A dramatic week in the UK


Suella Braverman’s language is under intense scrutiny.

London: The Bank of England has been vandalized with paint by a group called ‘Just Stop Oil’. The next day, the BoE’s monetary policy committee voted by a 7-2 majority to raise interest rates to 3%. Raising interest rates is the BoE’s best way of bringing down inflation.
There’s no such thing as drama to replace drama and that could be true in the UK this week. Suella Braverman’s profile goes wild through sound bites and headlines, whether it’s being tough on illegal asylum seekers or legitimate Indian immigrants or overcrowding in asylum centers. Braverman’s language is under scrutiny, as are overall net migration figures and the time the UK takes to process applications.
Suddenly, participation in COP27 in Egypt became the topic of the day. Previously, King Charles had been advised not to go through former Prime Minister Liz Truss and then allegedly Prime Minister Rishi Sunak. This surprised many as the King has been on the side of the environment since 1970. Sunak himself initially refused to go, but former Prime Minister Boris Johnson is determined to go; then the King decided to organize a spontaneous reception for 200 international guests at Buckingham Palace to discuss what had been achieved since COP26; Sunak and US climate envoy John Kerry are listed as present.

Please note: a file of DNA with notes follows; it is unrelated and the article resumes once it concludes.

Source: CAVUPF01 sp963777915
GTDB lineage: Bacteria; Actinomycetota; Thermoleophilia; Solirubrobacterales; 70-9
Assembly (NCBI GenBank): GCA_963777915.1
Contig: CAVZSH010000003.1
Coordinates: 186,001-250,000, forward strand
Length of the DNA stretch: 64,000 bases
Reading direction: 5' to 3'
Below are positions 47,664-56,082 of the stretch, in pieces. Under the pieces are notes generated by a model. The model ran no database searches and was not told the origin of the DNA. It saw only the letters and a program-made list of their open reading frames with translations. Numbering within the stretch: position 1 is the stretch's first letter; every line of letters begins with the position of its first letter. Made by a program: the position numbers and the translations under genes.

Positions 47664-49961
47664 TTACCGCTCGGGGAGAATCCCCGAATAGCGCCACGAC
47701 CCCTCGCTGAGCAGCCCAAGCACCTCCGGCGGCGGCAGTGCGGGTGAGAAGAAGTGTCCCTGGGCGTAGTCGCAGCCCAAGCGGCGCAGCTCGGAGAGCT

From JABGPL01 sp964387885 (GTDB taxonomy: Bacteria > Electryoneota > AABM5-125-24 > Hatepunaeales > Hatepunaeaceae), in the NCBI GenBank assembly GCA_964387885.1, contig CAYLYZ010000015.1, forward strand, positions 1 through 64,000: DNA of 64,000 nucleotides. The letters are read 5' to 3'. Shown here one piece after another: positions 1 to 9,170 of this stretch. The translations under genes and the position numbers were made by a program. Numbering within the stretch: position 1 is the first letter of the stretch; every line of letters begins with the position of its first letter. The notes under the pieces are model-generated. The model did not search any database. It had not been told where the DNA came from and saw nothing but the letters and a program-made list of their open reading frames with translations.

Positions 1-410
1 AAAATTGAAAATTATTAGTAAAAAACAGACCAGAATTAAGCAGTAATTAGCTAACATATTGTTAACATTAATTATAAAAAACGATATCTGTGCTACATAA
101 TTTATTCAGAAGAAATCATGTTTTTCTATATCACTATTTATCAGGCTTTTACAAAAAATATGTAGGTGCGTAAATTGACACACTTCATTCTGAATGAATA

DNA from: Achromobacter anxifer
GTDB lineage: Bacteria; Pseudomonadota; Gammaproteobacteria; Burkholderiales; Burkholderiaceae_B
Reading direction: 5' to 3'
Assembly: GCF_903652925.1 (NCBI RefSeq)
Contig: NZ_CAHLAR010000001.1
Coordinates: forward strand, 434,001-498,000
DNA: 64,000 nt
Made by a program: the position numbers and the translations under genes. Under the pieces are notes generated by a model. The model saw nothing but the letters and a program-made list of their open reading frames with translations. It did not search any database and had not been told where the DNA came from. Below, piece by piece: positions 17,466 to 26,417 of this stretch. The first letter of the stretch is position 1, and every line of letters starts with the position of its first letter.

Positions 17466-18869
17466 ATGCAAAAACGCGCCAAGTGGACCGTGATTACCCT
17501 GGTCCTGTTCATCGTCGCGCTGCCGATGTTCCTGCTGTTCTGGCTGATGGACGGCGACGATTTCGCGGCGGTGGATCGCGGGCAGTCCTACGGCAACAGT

As European leaders, Scholz and Meloni have all confirmed their presence in Sharm el Sheik, as has Sunak, in what is seen as a fourth U-turn in his premiership; he reintroduced the ban on hydraulic fracturing in the UK, dropped the £10 penalty for missing a doctor’s appointment, and Sunak is also considering postponing the bill on retained EU legislation, if the laws covering 2,400 pieces of legislation are not changed or amended. The current deadline of 100 days for completion in 21 departments is considered too rushed and risky.
The prime minister is also carrying out an “all-round” review of promises he made over the summer as part of his leadership campaign. In the meantime, it keeps the promises of the 2019 Manifesto.

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